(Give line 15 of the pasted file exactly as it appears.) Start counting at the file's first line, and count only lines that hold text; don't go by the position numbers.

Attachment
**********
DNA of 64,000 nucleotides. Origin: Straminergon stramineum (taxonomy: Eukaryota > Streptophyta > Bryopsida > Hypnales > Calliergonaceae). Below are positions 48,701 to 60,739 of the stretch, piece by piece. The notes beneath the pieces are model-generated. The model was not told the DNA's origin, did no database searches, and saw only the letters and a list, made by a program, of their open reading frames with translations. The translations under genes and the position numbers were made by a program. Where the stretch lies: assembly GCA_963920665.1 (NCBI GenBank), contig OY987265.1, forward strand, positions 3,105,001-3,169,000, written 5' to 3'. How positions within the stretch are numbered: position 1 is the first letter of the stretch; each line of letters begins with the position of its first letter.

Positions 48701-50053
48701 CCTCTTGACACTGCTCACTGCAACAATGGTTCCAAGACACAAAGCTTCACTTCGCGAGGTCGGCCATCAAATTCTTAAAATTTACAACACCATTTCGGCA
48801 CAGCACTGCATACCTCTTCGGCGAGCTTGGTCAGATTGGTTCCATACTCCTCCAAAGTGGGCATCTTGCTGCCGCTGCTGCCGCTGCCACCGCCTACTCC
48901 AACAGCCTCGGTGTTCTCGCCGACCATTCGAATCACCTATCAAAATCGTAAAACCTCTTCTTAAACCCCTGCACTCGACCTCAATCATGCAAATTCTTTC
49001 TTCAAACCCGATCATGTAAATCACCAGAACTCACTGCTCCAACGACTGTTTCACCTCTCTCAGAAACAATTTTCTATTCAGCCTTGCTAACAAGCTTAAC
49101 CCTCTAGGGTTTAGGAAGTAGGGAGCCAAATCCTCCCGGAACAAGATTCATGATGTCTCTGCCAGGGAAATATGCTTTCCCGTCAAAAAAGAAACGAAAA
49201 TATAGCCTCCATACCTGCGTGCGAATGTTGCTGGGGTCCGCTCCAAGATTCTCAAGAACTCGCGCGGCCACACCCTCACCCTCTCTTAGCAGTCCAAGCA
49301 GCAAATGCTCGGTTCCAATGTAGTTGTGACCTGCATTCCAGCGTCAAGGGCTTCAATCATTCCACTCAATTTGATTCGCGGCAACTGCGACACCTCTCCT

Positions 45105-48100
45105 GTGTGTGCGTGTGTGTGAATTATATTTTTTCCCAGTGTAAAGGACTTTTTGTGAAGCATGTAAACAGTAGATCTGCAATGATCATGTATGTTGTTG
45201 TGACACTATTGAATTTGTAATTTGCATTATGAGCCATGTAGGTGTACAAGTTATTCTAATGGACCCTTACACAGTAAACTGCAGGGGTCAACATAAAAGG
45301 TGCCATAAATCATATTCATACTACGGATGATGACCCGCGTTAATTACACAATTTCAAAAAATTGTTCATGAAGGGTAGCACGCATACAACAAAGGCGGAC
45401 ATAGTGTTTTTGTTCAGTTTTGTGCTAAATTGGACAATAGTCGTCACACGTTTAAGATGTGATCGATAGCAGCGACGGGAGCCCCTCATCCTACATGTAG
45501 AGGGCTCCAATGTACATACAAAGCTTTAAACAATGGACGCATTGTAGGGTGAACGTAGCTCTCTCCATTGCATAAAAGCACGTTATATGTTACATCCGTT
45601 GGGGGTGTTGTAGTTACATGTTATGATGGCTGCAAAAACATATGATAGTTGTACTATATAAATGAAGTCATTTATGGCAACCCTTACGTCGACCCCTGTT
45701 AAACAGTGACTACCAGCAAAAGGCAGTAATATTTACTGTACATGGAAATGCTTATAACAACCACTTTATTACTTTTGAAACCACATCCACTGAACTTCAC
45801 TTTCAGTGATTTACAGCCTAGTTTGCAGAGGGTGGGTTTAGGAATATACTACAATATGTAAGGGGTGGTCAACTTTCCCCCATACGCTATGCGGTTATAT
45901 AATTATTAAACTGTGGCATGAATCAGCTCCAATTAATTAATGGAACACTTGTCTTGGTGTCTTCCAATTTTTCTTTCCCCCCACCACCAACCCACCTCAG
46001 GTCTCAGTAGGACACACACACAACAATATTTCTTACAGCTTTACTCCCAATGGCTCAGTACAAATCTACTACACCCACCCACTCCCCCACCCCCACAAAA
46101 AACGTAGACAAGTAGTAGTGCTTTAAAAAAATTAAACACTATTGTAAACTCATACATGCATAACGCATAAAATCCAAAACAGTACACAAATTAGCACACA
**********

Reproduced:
45501 AGGGCTCCAATGTACATACAAAGCTTTAAACAATGGACGCATTGTAGGGTGAACGTAGCTCTCTCCATTGCATAAAAGCACGTTATATGTTACATCCGTT